Minister Blasts Google for ‘Trying to Intimidate Canadians’ on Streaming Bill
Heritage Minister Pablo Rodriguez said he doesn’t appreciate Google “trying to intimidate Canadians” over the Liberal government’s controversial Online Streaming Act, also known as Bill C-11 — reports CityNews Ottawa.
Earlier this week, Google published a blog post speaking out against Bill C-11. The tech giant said that Bill C-11 could “disadvantage the Canadian creators” and urged Canadians to “keep Youtube yours.”
Google has teamed up with consumer advocacy group OpenMedia to oppose Bill C-11 and urge the Senate to reconsider passing it in its current form.
In response to Google’s claims, Rodriguez argued that Bill C-11 is designed to simply obligate streaming companies to contribute to Canadian media and culture. YouTube, which is owned by Google’s parent company, Alphabet, is one of Bill C-11’s largest targets.
If the Online Streaming Act passes, the Canadian Radio-television Telecommunications Commission (CRTC) will gain regulatory authority over YouTube and other streamers. Streaming companies will be required to promote Canadian TV shows, movies, videos, and music on their platforms like traditional broadcasters currently are. They will also have to invest in the production of Canadian content.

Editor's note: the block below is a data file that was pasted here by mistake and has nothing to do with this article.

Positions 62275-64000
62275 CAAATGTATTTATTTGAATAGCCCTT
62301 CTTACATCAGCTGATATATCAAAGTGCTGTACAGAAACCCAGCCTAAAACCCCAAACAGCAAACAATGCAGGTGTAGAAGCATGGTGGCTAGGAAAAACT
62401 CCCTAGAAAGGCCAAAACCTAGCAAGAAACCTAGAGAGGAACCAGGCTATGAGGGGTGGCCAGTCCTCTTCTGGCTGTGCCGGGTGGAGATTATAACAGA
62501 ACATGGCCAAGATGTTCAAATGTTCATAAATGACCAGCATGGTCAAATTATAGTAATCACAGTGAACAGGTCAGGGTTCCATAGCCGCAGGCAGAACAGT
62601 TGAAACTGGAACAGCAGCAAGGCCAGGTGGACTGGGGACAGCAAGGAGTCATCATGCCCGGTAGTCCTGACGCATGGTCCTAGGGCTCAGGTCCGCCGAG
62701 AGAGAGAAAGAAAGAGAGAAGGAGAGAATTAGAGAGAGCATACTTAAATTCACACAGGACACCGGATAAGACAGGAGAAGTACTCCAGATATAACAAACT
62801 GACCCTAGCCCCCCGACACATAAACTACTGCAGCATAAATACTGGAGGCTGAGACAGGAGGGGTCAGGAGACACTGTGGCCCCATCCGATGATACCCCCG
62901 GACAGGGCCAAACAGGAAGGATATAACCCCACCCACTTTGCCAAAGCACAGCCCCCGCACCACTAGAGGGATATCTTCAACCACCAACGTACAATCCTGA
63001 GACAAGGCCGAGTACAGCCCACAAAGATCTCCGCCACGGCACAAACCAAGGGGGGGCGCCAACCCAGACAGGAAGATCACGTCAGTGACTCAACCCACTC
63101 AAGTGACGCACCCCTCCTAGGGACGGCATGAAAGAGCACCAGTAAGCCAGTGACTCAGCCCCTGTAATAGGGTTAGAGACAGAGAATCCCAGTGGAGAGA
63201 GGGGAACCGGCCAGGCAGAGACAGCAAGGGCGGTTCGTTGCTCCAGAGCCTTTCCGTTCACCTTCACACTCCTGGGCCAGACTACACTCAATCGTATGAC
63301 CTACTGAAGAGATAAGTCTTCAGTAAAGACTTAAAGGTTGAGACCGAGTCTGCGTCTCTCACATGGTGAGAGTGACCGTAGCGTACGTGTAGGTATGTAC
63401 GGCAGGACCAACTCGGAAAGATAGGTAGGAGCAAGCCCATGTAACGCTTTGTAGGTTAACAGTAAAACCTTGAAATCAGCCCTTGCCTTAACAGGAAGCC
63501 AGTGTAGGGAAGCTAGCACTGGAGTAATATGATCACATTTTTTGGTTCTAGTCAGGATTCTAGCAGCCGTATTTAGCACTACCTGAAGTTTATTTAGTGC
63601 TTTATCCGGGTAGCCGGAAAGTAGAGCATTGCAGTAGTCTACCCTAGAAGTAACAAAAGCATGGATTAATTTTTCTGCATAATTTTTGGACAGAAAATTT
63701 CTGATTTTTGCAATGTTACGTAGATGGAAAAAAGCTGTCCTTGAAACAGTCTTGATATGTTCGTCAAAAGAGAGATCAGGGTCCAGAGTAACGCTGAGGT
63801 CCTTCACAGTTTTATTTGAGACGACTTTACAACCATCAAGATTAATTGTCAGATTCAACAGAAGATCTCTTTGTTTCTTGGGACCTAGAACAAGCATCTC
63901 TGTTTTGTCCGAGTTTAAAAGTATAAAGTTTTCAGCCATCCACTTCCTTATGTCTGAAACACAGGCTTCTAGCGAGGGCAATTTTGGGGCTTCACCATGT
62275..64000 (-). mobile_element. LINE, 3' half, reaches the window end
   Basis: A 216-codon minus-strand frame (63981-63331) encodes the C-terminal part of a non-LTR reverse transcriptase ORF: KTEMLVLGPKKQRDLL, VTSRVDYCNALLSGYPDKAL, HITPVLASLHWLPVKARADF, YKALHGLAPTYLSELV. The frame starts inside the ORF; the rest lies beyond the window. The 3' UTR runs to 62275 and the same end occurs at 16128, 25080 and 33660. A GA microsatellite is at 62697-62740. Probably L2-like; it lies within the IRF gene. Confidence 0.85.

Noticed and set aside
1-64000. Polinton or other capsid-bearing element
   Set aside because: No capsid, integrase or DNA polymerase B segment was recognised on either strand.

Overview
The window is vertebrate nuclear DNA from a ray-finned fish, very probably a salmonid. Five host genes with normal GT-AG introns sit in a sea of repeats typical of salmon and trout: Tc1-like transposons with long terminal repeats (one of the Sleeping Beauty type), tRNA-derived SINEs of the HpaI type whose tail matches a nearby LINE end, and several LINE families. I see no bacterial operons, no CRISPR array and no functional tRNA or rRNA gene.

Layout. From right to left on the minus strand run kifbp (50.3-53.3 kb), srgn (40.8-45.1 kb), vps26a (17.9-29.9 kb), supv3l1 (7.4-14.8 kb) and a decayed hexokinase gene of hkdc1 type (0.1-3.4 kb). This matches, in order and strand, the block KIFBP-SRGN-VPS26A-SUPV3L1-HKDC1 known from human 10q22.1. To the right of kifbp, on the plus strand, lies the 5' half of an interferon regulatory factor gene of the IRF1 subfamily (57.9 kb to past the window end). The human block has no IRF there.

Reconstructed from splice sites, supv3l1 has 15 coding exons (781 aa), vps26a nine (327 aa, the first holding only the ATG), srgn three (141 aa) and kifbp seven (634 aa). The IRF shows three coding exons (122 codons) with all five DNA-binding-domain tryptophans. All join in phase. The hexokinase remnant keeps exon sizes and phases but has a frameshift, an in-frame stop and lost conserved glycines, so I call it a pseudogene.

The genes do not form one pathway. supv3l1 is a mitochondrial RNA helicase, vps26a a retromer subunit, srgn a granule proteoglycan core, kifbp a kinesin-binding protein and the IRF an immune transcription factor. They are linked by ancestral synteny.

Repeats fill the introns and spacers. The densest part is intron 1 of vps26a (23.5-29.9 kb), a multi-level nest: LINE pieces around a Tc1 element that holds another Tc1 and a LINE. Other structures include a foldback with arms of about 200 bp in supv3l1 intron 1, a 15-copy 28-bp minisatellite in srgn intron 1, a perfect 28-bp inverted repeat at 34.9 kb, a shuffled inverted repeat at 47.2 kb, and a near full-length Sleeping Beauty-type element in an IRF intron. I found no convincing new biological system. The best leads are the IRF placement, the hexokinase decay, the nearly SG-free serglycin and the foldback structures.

YouTube executive Jeanette Patell said that the amendments Google is seeking will not affect its spending on Canadian content. Last month, Patell told a Senate committee that Bill C-11 gives far too much power to the CRTC, possibly putting even user-generated content under the regulator’s purview.
Furthermore, YouTube has argued that Bill C-11 could significantly hurt Canadian creators and the discoverability of their content by forcing platforms to change their algorithms. In June, CRTC chairman Ian Scott confirmed that Bill C-11 would allow the regulator to influence content streaming companies’ algorithms.
Patell said in a statement that YouTube will continue to engage “constructively and transparently” with the Canadian government on the matter.
“We strongly believe that we have a responsibility to inform Canadian users and creators of how this bill could impact their YouTube experience, and in some cases their livelihoods,” Patell said.
Bill C-11 was passed by the House of Commons back in June. It is currently making its way through the Senate. If senators approve any amendments to Bill C-11, it would have to pass through the House of Commons once again before becoming law.